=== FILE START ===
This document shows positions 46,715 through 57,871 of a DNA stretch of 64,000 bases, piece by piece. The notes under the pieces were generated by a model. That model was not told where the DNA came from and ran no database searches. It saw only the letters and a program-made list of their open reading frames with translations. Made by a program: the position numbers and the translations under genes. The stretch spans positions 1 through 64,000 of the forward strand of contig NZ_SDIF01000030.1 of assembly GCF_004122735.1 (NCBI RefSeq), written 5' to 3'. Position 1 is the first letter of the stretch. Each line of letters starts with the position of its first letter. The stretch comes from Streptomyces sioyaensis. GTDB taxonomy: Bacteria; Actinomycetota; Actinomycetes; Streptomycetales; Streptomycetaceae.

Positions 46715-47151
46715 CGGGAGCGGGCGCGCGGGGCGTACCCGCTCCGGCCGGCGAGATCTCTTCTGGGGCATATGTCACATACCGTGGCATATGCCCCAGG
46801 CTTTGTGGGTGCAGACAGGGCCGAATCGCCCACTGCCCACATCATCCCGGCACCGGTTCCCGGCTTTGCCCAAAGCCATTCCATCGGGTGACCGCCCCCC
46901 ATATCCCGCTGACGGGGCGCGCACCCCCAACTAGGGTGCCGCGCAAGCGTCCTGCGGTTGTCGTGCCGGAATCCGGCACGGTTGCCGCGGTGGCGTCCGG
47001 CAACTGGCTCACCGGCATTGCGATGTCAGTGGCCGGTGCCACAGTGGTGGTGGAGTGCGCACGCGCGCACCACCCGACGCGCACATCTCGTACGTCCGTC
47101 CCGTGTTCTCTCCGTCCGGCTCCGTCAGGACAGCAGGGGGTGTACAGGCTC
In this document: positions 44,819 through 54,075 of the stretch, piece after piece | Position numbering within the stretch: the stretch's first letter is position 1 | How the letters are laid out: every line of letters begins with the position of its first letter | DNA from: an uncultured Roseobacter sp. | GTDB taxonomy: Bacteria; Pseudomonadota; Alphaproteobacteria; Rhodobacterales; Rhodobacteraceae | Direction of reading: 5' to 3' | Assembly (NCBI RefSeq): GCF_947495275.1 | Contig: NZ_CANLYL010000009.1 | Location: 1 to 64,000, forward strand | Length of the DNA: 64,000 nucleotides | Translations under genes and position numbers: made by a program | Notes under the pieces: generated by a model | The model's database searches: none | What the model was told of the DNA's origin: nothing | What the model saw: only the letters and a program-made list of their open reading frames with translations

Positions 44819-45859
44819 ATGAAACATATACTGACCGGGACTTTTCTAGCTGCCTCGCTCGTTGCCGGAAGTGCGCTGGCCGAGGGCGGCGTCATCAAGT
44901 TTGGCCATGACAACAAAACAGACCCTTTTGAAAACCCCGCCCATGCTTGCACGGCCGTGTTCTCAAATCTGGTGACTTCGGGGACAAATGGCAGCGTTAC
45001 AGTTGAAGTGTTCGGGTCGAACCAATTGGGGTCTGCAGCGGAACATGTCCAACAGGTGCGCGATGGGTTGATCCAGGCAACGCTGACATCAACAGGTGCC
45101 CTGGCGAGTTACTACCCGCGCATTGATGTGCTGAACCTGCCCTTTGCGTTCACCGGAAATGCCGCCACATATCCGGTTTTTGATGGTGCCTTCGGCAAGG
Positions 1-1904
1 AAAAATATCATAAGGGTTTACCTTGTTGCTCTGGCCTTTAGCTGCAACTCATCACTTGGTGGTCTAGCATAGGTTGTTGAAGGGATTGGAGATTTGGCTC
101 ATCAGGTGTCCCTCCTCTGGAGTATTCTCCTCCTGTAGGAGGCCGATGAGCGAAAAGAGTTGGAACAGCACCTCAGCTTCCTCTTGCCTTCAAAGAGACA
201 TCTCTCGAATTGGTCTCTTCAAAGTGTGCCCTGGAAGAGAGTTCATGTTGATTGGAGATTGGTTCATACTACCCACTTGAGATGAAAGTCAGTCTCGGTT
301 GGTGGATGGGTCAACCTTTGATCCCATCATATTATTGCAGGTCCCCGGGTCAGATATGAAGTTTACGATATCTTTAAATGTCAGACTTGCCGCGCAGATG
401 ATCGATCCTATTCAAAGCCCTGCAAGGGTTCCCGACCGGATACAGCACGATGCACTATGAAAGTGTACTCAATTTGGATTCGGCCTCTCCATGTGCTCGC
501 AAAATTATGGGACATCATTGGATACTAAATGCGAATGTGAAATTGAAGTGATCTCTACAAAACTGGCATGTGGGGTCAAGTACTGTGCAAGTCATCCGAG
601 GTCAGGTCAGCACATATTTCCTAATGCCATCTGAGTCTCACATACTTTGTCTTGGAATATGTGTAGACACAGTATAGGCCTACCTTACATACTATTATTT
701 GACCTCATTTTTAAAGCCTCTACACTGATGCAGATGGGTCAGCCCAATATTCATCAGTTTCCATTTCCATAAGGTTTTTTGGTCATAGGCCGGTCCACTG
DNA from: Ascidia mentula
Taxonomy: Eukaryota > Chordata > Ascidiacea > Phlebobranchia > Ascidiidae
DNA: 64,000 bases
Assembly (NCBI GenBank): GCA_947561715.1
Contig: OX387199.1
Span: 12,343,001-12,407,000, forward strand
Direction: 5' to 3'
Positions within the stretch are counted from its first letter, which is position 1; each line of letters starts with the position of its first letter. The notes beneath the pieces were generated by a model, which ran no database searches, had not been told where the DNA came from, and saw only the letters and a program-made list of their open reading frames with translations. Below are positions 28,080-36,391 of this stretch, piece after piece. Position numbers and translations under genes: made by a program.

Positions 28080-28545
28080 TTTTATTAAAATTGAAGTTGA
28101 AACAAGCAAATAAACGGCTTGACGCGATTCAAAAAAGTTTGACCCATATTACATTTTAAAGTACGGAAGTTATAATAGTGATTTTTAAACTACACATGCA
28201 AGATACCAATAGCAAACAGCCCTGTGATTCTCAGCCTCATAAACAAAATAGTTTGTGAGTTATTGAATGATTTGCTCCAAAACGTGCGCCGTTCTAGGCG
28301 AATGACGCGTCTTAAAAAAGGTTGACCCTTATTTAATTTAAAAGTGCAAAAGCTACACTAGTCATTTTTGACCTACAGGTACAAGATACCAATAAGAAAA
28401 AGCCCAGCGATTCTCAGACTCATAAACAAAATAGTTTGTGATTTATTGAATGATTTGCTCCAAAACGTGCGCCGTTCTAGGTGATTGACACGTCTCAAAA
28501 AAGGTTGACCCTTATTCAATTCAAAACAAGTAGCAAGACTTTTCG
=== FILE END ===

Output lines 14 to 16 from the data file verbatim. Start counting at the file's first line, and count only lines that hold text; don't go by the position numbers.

Positions 1-1904
1 AAAAATATCATAAGGGTTTACCTTGTTGCTCTGGCCTTTAGCTGCAACTCATCACTTGGTGGTCTAGCATAGGTTGTTGAAGGGATTGGAGATTTGGCTC
101 ATCAGGTGTCCCTCCTCTGGAGTATTCTCCTCCTGTAGGAGGCCGATGAGCGAAAAGAGTTGGAACAGCACCTCAGCTTCCTCTTGCCTTCAAAGAGACA